Things Your Mother Never Told You About Love, Juhi Pande
Remember Juhi Pande? It’s okay if you don’t, I don’t think she was ever that famous. I do. (If you must know why, I remember her from my days of watching Channel V and studying for my board exams, side by side. I mean simultaneously — TV on and text book open in front of me. I suppose this is proof of why I remember Juhi Pande.) She’s written a book. And its called..drum roll..Things Your Mother Never Told You About Love. Yes, predictable as fuck. But it’s precisely why something (don’t ask me what) told me the contents might not be as staid as the title.
But I was disappointed. You know how some times you pick a book, totally judging it by the cover, and it disappoints you by slowly turning into an unbearable read that you cannot wait to finish? Let’s just say this wasn’t one of those. Instead of easing on to the side of silly and forgettable, it nosedived in pretty much the first chapter. Some times that’s all it takes to get a feel of what the book is going to be like. And in this case it was a weird concoction of popular notions meets regurgitated sit-com-my ideas of love, relationships and even marriage. The kind of book you would probably read between the ages of 13-16 and get wide-eyed and think, wow really?!
In her bio, Juhi says she’s quit her life in media to become a writer. So I guess I was expecting something a little insightful — not necessarily in an intense, heavy, laborious opus sort of way, but in a here’s-a-refreshing-take-on-the-oldest-theme-there-ever-was sort of way. In the very least I expected it to be fun. But I was disappointed. Because it was a series of truths about love that most of us have probably experienced in some form or the other. Things like don’t waste your time sulking. Silent treatment didn’t help anyone. Jealousy is your worst enemy. Don’t be in a rush to get married. Sex is overrated so don’t rush in to it. And the like.
Every chapter had me rolling my eyes multiple times, and mid-way I was angry. Angry because I was increasingly getting the feeling this book was written completely on a whim. No thought in fleshing out the idea, no grace in spelling it out. Just lazy, shoddy writing. If I woke up one fine day, and decided to write a book, this is probably what it would read like. But most disappointing of all was the fact that none of the ‘Things’ she talks about were really all that revelatory. Or maybe that’s just me, because they were mostly all things my mother told me, at some point or the other.
More than just Biryani, Andaleeb Wajid
After reading a fair bit about Andaleeb Wajid, I was happy to finally stumble on a book by her. So I picked it up without so much as even reading the blurb. When I settled into my seat in the lounge and read it, I was excited. “…fascinating stories about Zubi’s connection with food… Life lessons are learnt with the help of familiar dishes and Sonia realises that there’s more to Zubi and Muslim food than just their love for biryani,” it said and that seemed like a lovely premise. My staunch love for biryani and other Muslim food might have had something to do with my excitement too, but even on its own it seemed like a great idea for a food memoir. And it was, only for the first 1/4 of the book. After that, I was disappointed. The evocative descriptions of food had me drooling just a little bit, penciling in the bits where hints of recipes are revealed through the narrative. But as the larger story began to unfold, I began to get tired. The story didn’t hold me, and I suspect it was in the writing. Too often these days, I have noticed overly descriptive, extra beautified language is mistaken to be good writing. Increasingly, lucid writing seems to be suppressed beneath the weight of ornate words that do nothing more than add weight to a page, doing little for the plot, story or even the paragraph at hand.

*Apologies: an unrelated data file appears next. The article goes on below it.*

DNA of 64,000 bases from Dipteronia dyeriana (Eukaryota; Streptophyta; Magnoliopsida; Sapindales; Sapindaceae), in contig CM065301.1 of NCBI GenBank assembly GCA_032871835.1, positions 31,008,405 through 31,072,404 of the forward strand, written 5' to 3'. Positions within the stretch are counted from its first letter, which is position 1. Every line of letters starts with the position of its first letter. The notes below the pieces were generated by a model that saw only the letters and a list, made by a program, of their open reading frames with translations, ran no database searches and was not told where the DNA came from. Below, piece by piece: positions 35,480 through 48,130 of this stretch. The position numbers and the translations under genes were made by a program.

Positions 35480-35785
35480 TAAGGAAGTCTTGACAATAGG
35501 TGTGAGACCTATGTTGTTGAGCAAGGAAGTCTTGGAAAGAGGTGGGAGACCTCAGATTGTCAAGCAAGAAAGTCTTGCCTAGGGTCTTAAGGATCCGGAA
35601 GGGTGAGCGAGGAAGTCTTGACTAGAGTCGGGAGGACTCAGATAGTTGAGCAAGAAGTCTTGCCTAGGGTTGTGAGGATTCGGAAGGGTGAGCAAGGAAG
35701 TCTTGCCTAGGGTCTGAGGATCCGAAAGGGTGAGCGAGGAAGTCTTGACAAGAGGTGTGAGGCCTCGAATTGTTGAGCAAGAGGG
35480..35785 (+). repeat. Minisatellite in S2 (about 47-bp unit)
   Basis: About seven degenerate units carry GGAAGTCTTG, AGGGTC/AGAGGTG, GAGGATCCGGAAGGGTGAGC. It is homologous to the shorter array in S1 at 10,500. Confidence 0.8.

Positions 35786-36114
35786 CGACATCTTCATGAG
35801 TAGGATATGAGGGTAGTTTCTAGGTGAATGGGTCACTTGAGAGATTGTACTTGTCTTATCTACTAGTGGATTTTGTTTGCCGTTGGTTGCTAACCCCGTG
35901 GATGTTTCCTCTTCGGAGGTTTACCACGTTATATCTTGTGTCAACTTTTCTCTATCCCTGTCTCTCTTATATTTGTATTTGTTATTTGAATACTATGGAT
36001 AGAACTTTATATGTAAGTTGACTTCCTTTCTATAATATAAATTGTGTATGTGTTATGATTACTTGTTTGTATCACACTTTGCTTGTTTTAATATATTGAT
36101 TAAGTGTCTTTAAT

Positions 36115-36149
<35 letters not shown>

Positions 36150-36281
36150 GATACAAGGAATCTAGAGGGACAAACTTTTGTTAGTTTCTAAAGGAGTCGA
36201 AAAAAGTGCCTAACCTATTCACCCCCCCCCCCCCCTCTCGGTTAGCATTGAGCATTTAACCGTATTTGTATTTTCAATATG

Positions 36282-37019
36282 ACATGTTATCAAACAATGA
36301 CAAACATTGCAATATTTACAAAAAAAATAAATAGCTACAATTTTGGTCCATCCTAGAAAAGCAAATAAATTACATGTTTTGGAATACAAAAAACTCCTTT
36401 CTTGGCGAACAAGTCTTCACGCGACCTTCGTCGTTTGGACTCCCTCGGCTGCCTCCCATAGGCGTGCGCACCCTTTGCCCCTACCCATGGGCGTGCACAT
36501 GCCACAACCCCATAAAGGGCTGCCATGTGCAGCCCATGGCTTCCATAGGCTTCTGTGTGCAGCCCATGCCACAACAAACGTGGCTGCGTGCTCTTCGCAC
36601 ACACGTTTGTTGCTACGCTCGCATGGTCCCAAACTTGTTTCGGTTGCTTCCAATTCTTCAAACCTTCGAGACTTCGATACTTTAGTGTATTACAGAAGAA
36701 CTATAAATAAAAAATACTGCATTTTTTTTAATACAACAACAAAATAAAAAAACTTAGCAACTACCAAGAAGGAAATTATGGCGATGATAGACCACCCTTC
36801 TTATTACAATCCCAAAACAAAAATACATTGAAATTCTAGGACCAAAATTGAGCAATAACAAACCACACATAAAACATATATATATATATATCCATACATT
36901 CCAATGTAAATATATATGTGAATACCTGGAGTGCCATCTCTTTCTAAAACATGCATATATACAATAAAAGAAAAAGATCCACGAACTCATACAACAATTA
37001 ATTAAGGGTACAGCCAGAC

Half-way through, still drooling at the bits where the food came in, I found myself wanting to flip pages and get thorugh the story faster. It was beginning to feel even more taxing. Like a long-drawn Hindi movie, that refused to end. Twist after pointless twist, which in my mind did nothing to lend additional facets to the story and build it into one cohesive entity. What was more and more apparent was the lack of seamless links between the role of food in the lives of the women, and their coming into their own — the main characteristic of a food memoir. It felt like two parallel story lines that met forcibly, in between, paths entwining in an odd and uncomfortable way, rather than a pleasant surprising way. I guess my biggest complain is that it would have probably made a better novel, without the role of food thrown in.
To my mind a food memoir is one that ties in the food and the larger narrative so cleverly, meaningfully and easily, that as a reader you can never tell the two apart. This book, I thought, was sorely missing that quality. A not-so-strong plot, peppered with elaborate descriptions of dark, old-school kitchens, rustic sil-battas, the hiss of tadka and the beads of sweat pouring down the faces of the women working in them just wasn’t enough for me.
Remember how I said I’ve consciously stayed away from buying books, until I finish the stash I have piled up at home? I managed to stick by the rule for a year, finally relenting to pick these books up, at the Bangalore airport a couple of weeks ago. I managed to finish the Juhi Pande book the very same day (thank heavens!), and the Andaleeb Wajid book a couple of days after. Both very light reads if you’re in the mood for that kind of thing. But neither of them made me very happy, or stayed with me in any manner.
Also, I’m definitely not impulsively buying a book at an airport, without a prior recommendation again.